I personally love health bars, apples or pretzels. Having snacks on hand will save you time and give you back the energy you need for your day. In addition to quick snacks, exercising a little each day will keep you sharp and in shape! Join a pick-up soccer game, have a walk around campus or do a quick 30 minute run. Any of these will do the trick and will bring you into contact with new people and places. Then you can cool off, shower down and get back to work. Trust me, it's always smart to give your body and brain a break from the books.
4. Connect with your teachers in person! (No matter how large your school is.)
The first week of school is a tornado of information, assignment and expectations and each teacher gives out their own dose. College professors are often brilliant and intimidating, but they are also very supportive. Professors know first hand how specifically challenging freshman year is for most and are typically eager to help. Primarily, professors give support during their office hours, via telephone and emails. Often they provide additional web resources that can and do help their students.
Be sure to take full advantage of office hours to connect up with your instructors in person as often as possible. They set your grades, so they need to know who you are, and what your specific needs are. While many people may misunderstand your ADHD, you need to make sure your Professors are not among them.
Professors are busy people so their time is not meant to be wasted. Take note of their offices hours and schedule an appointment whenever you feel lost in the class, confused about course material or just want to chat about the latest news. Professors invite you to their office only for one reason - to create a better relationship with you in the mix of all their students.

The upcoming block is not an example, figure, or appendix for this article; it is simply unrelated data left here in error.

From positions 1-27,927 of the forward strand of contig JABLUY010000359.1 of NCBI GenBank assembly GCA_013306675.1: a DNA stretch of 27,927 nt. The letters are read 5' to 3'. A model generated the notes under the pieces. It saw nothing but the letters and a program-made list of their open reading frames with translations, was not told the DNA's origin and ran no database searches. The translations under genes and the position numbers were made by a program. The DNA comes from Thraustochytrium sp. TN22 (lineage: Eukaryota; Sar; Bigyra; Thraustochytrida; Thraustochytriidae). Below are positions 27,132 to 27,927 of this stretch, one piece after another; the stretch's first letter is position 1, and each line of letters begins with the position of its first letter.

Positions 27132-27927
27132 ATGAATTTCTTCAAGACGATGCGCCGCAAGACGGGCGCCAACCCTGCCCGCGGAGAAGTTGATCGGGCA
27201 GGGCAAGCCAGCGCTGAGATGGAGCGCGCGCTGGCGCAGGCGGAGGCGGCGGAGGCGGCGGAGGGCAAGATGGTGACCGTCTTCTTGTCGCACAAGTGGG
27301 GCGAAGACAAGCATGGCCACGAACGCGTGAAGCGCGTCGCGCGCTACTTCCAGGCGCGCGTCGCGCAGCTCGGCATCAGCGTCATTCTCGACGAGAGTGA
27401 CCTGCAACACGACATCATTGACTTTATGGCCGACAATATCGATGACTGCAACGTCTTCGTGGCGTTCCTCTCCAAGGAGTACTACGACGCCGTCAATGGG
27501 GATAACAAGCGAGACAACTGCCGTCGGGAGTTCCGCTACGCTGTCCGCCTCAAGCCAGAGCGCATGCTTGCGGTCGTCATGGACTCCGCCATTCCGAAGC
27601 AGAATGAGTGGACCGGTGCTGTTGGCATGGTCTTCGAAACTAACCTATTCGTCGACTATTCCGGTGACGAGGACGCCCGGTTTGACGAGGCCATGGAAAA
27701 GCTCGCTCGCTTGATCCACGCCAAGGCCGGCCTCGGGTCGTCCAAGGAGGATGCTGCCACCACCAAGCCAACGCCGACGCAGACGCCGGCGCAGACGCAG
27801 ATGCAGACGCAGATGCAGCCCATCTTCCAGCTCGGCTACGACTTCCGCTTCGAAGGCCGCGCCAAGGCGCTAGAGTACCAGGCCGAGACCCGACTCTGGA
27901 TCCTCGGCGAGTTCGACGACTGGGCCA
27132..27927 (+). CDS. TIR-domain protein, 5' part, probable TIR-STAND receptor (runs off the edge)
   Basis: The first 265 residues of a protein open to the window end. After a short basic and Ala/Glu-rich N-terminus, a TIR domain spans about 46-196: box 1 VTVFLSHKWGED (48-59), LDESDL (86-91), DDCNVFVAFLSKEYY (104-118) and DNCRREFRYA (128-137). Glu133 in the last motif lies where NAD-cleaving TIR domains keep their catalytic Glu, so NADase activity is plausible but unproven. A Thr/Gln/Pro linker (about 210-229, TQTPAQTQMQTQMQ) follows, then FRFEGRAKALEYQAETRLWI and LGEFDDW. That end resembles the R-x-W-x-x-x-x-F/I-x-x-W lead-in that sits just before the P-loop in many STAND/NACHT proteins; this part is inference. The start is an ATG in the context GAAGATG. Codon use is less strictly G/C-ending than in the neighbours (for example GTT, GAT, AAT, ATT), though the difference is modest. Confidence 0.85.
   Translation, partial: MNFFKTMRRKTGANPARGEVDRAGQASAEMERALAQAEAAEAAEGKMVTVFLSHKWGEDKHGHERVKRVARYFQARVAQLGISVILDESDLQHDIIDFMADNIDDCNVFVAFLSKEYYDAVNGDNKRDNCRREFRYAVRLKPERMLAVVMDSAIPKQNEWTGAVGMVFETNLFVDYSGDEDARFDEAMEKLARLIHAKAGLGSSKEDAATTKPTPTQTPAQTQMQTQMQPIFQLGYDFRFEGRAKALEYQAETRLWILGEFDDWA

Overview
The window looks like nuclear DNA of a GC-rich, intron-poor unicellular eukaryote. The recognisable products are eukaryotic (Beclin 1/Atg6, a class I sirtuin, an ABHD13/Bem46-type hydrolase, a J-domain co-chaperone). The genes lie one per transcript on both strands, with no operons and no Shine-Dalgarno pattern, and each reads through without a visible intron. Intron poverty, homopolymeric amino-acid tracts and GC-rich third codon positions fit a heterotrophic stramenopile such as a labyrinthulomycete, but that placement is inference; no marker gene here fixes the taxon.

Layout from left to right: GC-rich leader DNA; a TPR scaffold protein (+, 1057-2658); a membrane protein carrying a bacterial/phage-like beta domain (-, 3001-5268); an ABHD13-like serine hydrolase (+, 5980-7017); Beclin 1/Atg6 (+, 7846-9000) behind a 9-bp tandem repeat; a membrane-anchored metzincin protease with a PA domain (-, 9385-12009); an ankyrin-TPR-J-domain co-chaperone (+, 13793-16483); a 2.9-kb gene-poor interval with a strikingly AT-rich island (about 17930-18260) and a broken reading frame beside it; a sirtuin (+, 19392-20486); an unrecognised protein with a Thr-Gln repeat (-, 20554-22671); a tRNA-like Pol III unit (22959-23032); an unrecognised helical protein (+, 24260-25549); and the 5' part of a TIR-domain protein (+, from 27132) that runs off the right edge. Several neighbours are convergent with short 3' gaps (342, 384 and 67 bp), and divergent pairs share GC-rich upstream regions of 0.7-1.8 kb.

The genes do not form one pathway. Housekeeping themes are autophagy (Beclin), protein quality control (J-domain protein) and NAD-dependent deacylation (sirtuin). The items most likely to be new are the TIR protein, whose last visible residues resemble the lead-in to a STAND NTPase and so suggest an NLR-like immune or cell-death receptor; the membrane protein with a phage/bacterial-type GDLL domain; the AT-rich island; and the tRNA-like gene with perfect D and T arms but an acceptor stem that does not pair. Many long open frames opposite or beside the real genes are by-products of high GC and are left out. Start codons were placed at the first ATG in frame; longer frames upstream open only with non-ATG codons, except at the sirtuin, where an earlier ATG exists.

For ADDYTeens at big universities, this tip is even more important. Professors teaching 500 students will not have the slightest clue who you are if you do not present yourself to them in person. Introduce yourself with a handshake, sit down and use your scheduled time to chat about class content and your goals for this semester or quarter. Professors teach to educate and really try to support their students, so why not take advantage?
5. Connect with your classmates outside of class.
New school, new friends. Each class you take will host a whole new group of students who ultimately have the same goal as you: to succeed in the class and have fun! Besides the heavy course load and daunting homework, college is wonderful to start great friendships that can last your whole life. Why not achieve both together?
Whoever you connect with in class, invite them study for an exam or quiz or have lunch or dinner. Linking together with peers outside of the classroom allows your assignments to be exciting and definitely takes off a little pressure.
Your school will have a department specifically for students with learning differences. There are college counselors and advisers to guide you through your freshman year. Make sure you visit and take advantage of these great resources and recognize that you are not the only student with ADHD. At my school - University of Puget Sound - I use these resources all the time and they know me as Grace. Make sure they know your first name too.
As you read this, recognize how important it will be to maintain determination and flexibility and also know and fully utilize your school's resources to ensure you do not get lost in the crowd and fall behind. Think of entering college as a new start. With new beginnings come new responsibilities. Start your freshman year with enthusiasm and use these few helpful tips.
Have fun, but never forget that your studies are most important. Organize and collect yourself, get to the library, concentrate on assignments and explore during your play time. College will be a blast if make sure to start off smartly.